KELLY: We spent this summer, and probably about the last five or six months, digging into promising practices for each of these five shifts. And what I think we’ve noticed is that a lot of the action around these is occurring in the area of reducing barriers. These include that alternative certification program that I mentioned, as well as this is also where the teacher apprenticeship programs fit in and the overall changes to certification.
What we did is ask both higher ed, departments of ed, and K-12 to submit returns on each of these areas. And I would say most of them came through in that particular area. But while you’re talking about establishing transparent and equitable total reward systems, that one we did not get a lot of submissions, if you will, for promising practices in that area. So, what that kind of tells me is that may be our biggest challenge moving forward. If we look at these shifts, people are struggling with that: how to do it, when to do it. But we’re even just looking for flexible staffing model examples or incentives. And so those are coming in a little bit here and there, but a lot of the transparent offerings and the employee-centered total reward strategies are pretty out there, if you will, for folks to really wrap their brains around.
RYAN: For those of our listeners who are listening to you speak and saying, “Okay, I’m facing this issue right now, this year, whether I’m going into 23-24 and having trouble filling my vacancies,” or saying, “I need to already begin looking to next year to really lay the groundwork for making sure I’m fully staffed at that point, I just need something that I can do now that’s going to move the needle a little bit.” What would you say to that?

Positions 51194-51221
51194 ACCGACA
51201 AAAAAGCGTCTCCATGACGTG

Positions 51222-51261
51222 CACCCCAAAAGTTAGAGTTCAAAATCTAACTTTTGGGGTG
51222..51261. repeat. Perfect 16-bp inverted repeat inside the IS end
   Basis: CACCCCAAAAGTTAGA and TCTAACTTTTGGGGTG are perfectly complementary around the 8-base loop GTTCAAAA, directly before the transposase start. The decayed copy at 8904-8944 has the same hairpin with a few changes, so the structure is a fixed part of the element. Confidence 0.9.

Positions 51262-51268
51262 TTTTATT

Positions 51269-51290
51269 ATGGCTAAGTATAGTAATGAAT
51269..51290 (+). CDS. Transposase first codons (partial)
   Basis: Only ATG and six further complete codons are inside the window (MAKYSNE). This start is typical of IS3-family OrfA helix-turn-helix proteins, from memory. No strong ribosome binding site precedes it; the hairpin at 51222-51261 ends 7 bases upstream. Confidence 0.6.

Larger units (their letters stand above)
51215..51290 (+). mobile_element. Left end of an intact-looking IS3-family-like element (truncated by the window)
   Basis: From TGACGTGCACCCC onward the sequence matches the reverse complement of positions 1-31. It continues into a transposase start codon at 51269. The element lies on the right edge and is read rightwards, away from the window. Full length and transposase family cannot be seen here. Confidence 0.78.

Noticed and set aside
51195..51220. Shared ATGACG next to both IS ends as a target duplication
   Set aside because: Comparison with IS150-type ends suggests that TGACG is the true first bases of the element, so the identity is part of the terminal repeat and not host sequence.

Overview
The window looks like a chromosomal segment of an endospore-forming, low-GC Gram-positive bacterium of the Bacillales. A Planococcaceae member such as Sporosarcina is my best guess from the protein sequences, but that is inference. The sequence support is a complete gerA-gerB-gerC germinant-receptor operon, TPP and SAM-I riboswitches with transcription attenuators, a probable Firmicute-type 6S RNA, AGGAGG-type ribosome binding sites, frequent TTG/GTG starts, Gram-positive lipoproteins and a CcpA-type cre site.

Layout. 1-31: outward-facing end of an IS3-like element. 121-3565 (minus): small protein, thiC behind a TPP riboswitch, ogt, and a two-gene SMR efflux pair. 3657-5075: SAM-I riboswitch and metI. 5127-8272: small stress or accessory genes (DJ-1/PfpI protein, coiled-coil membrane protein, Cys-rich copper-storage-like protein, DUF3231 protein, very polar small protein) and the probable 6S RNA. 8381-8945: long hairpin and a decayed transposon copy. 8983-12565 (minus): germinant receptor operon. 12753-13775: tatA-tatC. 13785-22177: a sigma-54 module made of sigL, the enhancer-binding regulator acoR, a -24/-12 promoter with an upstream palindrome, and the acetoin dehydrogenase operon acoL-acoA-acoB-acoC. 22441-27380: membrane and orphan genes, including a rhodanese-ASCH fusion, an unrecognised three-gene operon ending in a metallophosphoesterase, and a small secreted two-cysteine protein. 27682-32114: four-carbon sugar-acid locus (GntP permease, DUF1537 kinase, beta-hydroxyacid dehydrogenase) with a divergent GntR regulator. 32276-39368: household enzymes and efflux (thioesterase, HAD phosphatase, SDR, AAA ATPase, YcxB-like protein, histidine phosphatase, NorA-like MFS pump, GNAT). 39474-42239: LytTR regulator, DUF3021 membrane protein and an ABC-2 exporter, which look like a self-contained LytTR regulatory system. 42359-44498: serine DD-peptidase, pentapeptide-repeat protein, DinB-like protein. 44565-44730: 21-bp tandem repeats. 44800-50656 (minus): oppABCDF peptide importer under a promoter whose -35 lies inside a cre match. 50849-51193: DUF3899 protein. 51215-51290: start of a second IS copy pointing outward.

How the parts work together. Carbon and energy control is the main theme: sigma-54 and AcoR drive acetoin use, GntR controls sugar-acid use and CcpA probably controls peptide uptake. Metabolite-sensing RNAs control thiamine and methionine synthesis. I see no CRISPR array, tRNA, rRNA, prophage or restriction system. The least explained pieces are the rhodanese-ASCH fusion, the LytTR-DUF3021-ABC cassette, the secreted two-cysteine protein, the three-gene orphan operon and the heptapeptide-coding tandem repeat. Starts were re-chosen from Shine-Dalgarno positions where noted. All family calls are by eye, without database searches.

KELLY: Right, right. No, that’s a great question. So, number one, ask, right? Because I think that’s the one thing that is always a, “Oh, I didn’t think about that.” You’ve got to ask your current folks now. We are seeing some amazing growth based upon stay interviews and employee interviews overall and asking, “What would it take to get you to be able to stay in this position?” or “What would it take for your colleagues to want to come and work for our district?”
Maybe it’s a flexible staffing model. Maybe it is a matter of, “I can only teach in the mornings because I have an elderly parent that I have to take care of in the afternoons,” or, “I have a childcare situation.” And those are things that I think we might be able to make some headway on. But we have to ask, because we make assumptions but we don’t have the actual conversations to back those up.
I believe that retention is the new recruitment. Before we really look at recruitment strategies, sometimes we need to make sure that our retention strategies are where they’re at. So some of my favorite promising practices from districts are things like novice teacher mentor programs. For example, Putnam County, Florida developed a mentor program that has resulted in a retention rate of 89 to 93% in the past five years. That’s amazing! And if they’ve got that retention rate, that’s going to affect how they recruit, because folks are going to pay attention. They’re like, “Oh, Putnam, they have that really awesome mentor program for their new teachers. I want that.” So, it works in recruitment as well as the retention piece.
I’ve also seen some really good work with the Grow Your Own programs to work for retention as well as recruitment, believe it or not. For example, I think it’s the Michigan Department of Education, is leading a multimedia campaign to improve their retention and their recruitment for new folks by doing a Welcome Back campaign.